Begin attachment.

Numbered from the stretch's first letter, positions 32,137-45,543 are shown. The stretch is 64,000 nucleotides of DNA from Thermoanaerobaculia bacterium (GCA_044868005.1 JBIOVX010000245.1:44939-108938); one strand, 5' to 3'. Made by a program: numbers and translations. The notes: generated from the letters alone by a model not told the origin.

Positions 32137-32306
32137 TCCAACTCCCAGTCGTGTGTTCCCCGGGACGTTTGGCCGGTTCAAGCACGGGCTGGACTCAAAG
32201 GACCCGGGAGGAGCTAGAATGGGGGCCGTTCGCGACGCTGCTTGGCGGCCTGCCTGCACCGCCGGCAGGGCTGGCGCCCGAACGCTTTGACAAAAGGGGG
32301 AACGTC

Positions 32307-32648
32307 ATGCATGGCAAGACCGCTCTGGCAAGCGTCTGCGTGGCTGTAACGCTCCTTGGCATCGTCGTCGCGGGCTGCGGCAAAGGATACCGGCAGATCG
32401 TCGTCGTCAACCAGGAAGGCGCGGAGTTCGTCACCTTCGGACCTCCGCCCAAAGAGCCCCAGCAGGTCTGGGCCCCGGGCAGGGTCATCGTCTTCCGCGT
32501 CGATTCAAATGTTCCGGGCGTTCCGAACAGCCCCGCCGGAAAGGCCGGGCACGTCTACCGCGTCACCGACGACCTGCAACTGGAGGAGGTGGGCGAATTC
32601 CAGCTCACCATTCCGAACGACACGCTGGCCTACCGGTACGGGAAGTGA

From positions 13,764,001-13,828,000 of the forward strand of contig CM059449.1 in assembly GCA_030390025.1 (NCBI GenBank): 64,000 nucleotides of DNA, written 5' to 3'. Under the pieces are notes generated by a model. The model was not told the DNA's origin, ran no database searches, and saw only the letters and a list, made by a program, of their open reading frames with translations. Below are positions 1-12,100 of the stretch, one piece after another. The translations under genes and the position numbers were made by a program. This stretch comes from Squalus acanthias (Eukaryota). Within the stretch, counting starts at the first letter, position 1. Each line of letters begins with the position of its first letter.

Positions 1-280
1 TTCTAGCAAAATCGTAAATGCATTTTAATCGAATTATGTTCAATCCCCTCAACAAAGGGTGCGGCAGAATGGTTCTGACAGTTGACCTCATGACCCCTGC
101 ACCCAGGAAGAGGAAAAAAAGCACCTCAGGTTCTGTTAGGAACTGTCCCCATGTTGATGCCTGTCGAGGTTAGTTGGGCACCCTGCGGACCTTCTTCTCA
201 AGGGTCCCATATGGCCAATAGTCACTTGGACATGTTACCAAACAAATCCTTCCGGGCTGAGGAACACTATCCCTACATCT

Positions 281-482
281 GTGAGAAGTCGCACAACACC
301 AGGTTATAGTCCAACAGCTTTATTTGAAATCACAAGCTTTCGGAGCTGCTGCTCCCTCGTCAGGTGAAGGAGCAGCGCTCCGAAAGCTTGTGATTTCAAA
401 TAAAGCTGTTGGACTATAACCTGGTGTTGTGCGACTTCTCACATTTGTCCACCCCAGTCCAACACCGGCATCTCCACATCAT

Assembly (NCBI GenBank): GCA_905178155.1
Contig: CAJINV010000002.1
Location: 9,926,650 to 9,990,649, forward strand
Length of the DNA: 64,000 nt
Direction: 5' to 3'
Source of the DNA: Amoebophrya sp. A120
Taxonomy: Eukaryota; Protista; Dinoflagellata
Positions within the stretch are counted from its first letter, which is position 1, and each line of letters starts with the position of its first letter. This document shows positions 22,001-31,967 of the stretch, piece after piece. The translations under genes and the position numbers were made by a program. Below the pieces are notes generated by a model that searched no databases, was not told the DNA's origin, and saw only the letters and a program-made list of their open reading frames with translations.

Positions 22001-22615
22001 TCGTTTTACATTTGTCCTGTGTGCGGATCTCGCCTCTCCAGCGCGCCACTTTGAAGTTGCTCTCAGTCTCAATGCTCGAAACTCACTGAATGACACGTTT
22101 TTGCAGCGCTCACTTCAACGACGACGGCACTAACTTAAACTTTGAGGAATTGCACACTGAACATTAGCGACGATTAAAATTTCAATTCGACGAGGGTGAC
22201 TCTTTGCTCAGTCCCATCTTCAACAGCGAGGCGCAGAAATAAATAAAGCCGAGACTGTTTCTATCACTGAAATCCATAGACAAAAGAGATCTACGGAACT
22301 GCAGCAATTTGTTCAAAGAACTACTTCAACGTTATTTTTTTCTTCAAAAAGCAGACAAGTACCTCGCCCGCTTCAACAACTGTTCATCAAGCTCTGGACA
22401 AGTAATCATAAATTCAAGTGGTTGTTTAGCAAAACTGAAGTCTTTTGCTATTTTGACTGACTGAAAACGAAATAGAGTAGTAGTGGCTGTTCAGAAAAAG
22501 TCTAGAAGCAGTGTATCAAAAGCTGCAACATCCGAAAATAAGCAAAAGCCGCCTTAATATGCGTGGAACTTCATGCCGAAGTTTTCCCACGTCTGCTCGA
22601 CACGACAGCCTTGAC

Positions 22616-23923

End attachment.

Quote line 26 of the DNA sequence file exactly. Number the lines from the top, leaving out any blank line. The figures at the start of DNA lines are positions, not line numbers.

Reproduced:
Taxonomy: Eukaryota; Protista; Dinoflagellata